‘Talking to Herself’ by Melissa Powell Gay: A book review
Speculating on the future – and on what we’ll do for love
Although science fiction isn’t typically my go-to genre, I was a fan of The Twilight Zone and Ray Bradbury in my younger days. I appreciate surprise twists, as in the works of O. Henry and Alfred Hitchcock. My interest lies not in technological possibilities of the future but in the examination of psychology, politics, social constructs, and other philosophical angles. Virginia author Melissa Powell Gay ’s latest book combines several intriguing elements in a tale that carries readers along like a futuristic autopod. Talking to Herself as speculative fiction weaves an intriguing story of what could be, while probing the humanity that stays consistent throughout time.
Futuristic touches in Talking to Herself as speculative fiction
The tale begins with the main protagonist, Amara Vivian Graves, in 2049 and then sends her 50 years back in time. Gay constructs technologies and social changes that could potentially exist in 2049, along with a scenario that stumbled upon time travel. Since most of the plot unfolds in 1999, much of the world of Talking to Herself is familiar to readers.
In fact, to readers from Richmond, Virginia, the world is especially familiar. The author pulls in street names and landmarks from the capital city that strike a familiar, resonant note with locals without confusing other readers.
When 69-year-old Amara unintentionally returns to 1999, she is fully aware of her entire life – her past, her future, and her, well, present. She changes in chronology but not geography. She knows who and where she is. And thanks to her recent biochip plasma therapy, her transported self doesn’t look her 69 years.
Quickly, this confused time traveler meets fellow travelers. For these self-proclaimed Way Backers, finding the way back to the future seems hopeless, and the present seems dangerous. Many of their compatriots have disappeared, to who knows where.
Individually, the Way Backers share Amara’s experience of unwittingly changing chronology. Collectively, they have determined guidelines for navigating their new-old existence. They live and work in the world as needed, but they mostly stick together in the safety of their group. And they insist upon some basic rules: don’t go looking for yourself; stay away from anywhere you might have been at the time; don’t talk to people you knew from the time; don’t try to change the future; and if you start to feel twitchy or tingly or itchy, leave or … beware!
Psychology and social constructs
The Amara of 2049 is a woman in mourning. She has recently lost her husband of 47 years, John. It is her “apathy for living” that prompts her to get biochip plasma treatments, an aging remedy that promises to lighten her mood, increase her energy, and take years off her appearance. And it becomes her apathy for living that weakens Amara the Way Backer when she meets John – again – in 1999.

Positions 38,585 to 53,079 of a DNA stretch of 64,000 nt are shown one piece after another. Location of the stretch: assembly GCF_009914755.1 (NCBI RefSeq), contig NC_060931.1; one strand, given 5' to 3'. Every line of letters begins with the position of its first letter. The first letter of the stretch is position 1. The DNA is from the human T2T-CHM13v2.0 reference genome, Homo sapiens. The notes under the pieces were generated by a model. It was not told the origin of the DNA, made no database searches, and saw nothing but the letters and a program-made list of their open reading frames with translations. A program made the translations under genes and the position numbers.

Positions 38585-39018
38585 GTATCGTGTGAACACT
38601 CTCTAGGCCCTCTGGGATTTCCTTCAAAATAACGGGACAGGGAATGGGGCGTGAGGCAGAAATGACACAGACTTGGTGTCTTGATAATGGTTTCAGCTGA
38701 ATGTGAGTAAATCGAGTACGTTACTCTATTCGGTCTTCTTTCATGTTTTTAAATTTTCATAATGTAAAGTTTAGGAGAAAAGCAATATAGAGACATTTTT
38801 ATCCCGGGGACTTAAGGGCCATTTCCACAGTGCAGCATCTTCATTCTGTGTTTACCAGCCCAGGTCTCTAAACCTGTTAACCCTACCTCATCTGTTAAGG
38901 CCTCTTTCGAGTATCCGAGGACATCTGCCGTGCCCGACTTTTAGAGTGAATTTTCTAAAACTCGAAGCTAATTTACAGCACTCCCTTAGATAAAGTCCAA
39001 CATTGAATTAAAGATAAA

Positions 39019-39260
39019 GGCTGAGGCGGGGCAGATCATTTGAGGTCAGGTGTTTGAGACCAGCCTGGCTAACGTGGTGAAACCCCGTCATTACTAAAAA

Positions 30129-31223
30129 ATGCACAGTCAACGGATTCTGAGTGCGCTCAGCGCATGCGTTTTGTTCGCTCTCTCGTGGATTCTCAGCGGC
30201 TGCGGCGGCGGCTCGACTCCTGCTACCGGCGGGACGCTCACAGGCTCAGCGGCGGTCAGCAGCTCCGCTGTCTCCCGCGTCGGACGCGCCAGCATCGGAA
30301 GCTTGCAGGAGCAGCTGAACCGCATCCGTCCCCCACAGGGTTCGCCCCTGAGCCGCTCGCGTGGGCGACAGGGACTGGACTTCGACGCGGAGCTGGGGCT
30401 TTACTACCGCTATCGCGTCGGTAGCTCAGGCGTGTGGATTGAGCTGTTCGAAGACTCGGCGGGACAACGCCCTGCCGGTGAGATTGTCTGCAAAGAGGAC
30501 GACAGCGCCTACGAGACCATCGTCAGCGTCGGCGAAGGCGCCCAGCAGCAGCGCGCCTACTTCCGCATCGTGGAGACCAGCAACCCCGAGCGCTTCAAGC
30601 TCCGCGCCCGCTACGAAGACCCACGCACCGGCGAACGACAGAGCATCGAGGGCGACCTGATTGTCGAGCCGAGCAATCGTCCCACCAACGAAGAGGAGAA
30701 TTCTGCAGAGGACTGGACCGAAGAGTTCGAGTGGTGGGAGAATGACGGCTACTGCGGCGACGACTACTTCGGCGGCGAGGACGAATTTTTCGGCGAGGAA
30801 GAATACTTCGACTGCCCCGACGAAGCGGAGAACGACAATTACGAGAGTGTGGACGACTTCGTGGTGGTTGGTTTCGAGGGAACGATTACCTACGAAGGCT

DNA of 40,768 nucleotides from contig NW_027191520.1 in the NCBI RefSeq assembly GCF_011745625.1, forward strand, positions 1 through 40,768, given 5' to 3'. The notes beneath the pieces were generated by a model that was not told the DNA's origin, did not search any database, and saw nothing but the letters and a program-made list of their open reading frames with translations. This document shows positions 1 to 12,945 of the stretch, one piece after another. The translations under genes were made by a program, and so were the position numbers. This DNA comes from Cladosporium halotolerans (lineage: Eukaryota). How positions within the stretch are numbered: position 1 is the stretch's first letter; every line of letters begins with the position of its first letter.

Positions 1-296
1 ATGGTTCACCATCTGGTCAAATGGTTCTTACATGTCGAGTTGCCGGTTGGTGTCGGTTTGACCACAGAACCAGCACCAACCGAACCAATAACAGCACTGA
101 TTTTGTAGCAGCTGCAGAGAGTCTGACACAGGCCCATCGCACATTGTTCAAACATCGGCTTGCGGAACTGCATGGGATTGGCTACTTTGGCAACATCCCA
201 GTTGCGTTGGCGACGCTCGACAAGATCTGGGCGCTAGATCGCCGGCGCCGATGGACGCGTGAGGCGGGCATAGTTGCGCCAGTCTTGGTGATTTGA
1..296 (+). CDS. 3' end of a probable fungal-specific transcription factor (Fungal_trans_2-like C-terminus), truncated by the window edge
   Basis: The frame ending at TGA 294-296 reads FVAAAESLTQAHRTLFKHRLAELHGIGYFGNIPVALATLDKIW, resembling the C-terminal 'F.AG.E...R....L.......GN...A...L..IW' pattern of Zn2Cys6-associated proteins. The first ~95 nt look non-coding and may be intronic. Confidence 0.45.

The conflict of Amara’s struggle in her relationship with the man she once knew winds throughout the book, throughout the years. She yearns to be with him again, and yet flashbacks of their years together make the reader question her yearning, desire, and decisions. Amara’s memories are touched with John’s distance, his flaws, and his unfaithfulness. For example, she recalls that he was a man of principle (including antagonism for unnatural aging remedies). Yet, she recalls, “She’d learned early in their marriage that silence preserved harmony.”
Talking to Herself as speculative fiction offers a measured approach to the future, little more than 30 years from today. There’s a touch of dystopia, yet measures of utopia, too, of useful technology.
The ending reminded me of one of my favorite Ray Bradbury short stories, “A Sound of Thunder.” I admit that I didn’t predict the ending (which made it even better), and yet it made sense (why I adored Shyamalan’s Sixth Sense, O. Henry, and The Twilight Zone). And I admit that when I shuffled back through the book to write this review, I saw how earlier details fit into the overall puzzle. In that sense, Talking to Herself is a book worth re-reading.
I’ll venture to label the book speculative fiction light. It has enough time travel and future conjecture to please many science-fiction fans, yet not so much to inundate the sci-fi apathetic. It’s an enjoyable read, with sufficient suspense, tension, and character development to keep you turning the pages. It might not have you talking to yourself, but I daresay you’ll have a few words for Amara along the way.